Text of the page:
Mottled with a tapestry of dense woodlands, rejuvenating rainforests and water features aplenty, Singapore Zoo forges a fascinating, wild revelry where a multitude of animals thrive and flourish with pleasant solidarity. Opened in 1973, Singapore Zoo uses moats and beautifully-landscaped glass-fronted enclosures to house hundreds of thousands of animals. 28 hectares (69.2 acres) of land is divided into more than a dozen regions, featuring hundreds of species, including rare and endangered ones. The world's largest captive orangutan group lies nestled in the verdant recesses of the zoo which attaches great importance to wildlife education and conservation. Two programs, Wild Breakfast and Afternoon Tea, enable visitors to interact with and learn more about several species of animals while having their meal. Photographic opportunities, of course, abound, while other highlights of the zoo include feeding programs, elephant and pony rides, animal shows, tram rides and insightful, open exhibits.
Standing guard at the mouth of the Singapore River is the Merlion, a mythical beast that is a cross between a fish and a lion. The fish symbolizes Singapore's close association with the sea while the lion head refers to the legendary sighting of a lion during the discovery of ancient Singapore. Created in 1972 as a tourism icon, the Merlion is especially attractive in the evenings when it is illuminated and spouts water from its mouth. Today, it has moved 120 meters (393 feet) away from its original spot, adjacent to One Fullerton. A stroll through Merlion Park yields great views of Singapore's colonial district.
A towering, scarlet canopy of magnificence and might, this grand Buddhist temple inhabits the very heart of Chinatown. Constructed to enshrine the tooth relic of Buddha, this temple is considered to be one of the most sacred places in the whole of the country. The temple is awash in an ornate, resplendent architectural style unique to the Tang dynasty, and is complete with five elaborate floors bearing a library, a traditional tea house and a museum bearing stirring Buddhist art from across Asia. Boasting a tapestry of gilded ornamentation, vibrant sculptures of deities and a glorious altar, the temple is a breathing, heaving canopy representing a profound sense of religious fervor and the finer nuances of a culture which is alive and thriving, even after hundreds of years. With its roots deeply entrenched in the philosophy of Buddhist Mandala, this iconic temple reverberates with the eternal teachings of Buddha.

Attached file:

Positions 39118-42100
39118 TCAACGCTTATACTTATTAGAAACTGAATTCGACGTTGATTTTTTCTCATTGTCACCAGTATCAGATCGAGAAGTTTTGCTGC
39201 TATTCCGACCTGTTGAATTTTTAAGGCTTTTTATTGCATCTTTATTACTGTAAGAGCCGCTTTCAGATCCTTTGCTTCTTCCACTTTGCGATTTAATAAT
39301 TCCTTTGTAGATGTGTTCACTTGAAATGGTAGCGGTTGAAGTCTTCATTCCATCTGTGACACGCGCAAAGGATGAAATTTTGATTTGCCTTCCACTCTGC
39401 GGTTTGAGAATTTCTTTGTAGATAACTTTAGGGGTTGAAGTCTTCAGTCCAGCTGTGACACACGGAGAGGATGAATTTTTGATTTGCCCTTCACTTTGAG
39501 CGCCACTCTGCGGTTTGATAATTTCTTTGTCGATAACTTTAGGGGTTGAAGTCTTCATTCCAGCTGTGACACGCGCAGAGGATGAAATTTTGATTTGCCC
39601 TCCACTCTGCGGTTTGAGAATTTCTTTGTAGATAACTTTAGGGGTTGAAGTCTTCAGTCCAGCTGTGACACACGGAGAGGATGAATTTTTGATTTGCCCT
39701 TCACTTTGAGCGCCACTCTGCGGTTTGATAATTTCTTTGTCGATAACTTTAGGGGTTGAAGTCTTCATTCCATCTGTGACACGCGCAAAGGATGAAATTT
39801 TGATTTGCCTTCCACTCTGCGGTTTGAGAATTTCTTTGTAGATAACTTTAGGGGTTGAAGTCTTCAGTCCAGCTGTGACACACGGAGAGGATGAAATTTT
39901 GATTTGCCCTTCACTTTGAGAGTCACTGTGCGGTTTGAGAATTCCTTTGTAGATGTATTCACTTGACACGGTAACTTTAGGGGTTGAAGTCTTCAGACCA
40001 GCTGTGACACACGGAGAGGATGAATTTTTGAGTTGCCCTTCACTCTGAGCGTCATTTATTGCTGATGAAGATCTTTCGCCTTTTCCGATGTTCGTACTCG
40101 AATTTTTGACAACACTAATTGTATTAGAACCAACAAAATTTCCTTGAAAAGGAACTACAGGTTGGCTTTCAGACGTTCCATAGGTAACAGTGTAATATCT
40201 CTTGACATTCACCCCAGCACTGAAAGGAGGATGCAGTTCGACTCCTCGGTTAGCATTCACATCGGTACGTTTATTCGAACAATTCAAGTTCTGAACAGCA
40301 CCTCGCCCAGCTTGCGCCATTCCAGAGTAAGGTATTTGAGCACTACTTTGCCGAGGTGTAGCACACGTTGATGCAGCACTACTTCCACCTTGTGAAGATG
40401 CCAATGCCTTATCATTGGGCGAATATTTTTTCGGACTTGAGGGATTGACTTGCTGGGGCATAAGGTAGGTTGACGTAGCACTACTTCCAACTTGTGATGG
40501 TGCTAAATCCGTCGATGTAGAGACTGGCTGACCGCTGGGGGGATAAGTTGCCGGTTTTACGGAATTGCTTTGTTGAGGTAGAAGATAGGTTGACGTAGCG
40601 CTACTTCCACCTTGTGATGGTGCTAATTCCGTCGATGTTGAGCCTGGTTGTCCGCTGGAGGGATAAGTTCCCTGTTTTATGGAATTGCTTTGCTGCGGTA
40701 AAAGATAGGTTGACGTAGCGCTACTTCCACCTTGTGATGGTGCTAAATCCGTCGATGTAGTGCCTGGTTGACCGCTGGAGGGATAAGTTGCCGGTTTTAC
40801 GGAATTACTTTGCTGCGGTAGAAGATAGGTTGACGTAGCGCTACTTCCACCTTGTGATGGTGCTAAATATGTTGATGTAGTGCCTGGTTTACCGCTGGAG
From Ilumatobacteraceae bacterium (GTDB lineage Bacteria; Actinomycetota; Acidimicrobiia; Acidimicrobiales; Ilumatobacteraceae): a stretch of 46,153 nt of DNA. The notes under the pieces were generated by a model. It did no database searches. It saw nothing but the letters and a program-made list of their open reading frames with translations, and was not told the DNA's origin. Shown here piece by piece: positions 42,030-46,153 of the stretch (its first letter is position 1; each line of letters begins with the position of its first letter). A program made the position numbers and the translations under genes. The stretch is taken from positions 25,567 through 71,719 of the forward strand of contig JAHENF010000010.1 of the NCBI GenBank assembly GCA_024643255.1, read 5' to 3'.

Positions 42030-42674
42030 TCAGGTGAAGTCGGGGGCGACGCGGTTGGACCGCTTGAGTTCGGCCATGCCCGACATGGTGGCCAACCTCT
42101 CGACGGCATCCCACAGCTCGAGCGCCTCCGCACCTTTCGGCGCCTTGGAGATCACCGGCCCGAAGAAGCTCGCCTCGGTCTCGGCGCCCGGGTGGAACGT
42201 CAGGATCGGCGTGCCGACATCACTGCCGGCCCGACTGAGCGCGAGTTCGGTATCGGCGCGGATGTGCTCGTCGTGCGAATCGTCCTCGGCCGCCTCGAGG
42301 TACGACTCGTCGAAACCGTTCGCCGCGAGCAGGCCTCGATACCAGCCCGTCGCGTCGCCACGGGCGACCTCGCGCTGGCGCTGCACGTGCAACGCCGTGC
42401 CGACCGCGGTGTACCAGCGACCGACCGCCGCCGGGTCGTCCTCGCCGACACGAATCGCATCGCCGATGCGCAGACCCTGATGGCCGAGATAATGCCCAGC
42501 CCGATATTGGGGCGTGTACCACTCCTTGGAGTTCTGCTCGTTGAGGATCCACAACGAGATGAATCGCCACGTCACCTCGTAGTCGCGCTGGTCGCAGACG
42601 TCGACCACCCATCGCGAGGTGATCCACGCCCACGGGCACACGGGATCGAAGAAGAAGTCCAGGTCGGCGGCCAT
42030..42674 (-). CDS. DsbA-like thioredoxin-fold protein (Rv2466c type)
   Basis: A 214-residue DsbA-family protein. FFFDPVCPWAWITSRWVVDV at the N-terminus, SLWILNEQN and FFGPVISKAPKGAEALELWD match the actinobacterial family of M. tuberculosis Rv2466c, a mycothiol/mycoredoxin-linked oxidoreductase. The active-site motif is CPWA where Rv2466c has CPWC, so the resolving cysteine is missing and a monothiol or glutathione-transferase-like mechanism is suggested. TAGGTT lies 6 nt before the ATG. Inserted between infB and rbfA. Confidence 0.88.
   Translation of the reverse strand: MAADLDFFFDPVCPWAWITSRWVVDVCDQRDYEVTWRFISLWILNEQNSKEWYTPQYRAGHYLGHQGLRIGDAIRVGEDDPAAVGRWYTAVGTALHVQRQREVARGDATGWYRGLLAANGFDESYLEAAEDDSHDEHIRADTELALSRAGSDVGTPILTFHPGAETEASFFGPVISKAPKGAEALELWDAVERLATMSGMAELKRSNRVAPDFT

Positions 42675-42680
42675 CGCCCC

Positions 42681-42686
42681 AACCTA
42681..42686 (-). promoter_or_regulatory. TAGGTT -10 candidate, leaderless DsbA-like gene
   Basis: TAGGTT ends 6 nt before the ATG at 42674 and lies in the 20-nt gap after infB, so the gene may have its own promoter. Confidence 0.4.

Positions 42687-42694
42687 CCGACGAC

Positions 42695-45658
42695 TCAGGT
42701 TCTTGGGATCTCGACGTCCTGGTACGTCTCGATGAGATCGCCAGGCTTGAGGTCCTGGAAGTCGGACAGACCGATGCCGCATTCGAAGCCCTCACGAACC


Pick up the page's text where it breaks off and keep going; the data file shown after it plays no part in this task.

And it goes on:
What was once a vigilant British army base, has today established itself as a major tourist destination; a scintillating site which is a world in itself. Dotted with paved thoroughfares, luxurious resorts, hotels and excellent dining establishments, this delightful island is offers visitors outdoor revelry combined with a smattering of natural, scenic delights. Fringed by greenery and white sand beaches, this exuberant island is characterized by the presence of many theme parks, activities to cater to every type of visitor and a multitude of soaring high-rises. Sentosa is not just an adventurous wonderland, but also one of the most fascinating getaways in the country. Here, cable cars and the Sentosa Express monorail traverse the island's idyllic landscape, whereas attractions like Fort Siloso, Universal Studios Singapore and a replica of the iconic Merlion statue attest to its ever-booming touristy appeal.
Consisting of over 8,000 pieces of art, the National Gallery of Singapore is the world's largest public collection of Singaporean and Southeast Asian art. The collection ranges from 19th-century art to that of the present day. There are also interactive works, regular exhibitions, conferences and events held at the gallery. The gallery seeks to exhibit and promote Southeast Asian artwork and aims to provide an understanding and appreciation of the art and culture of the region.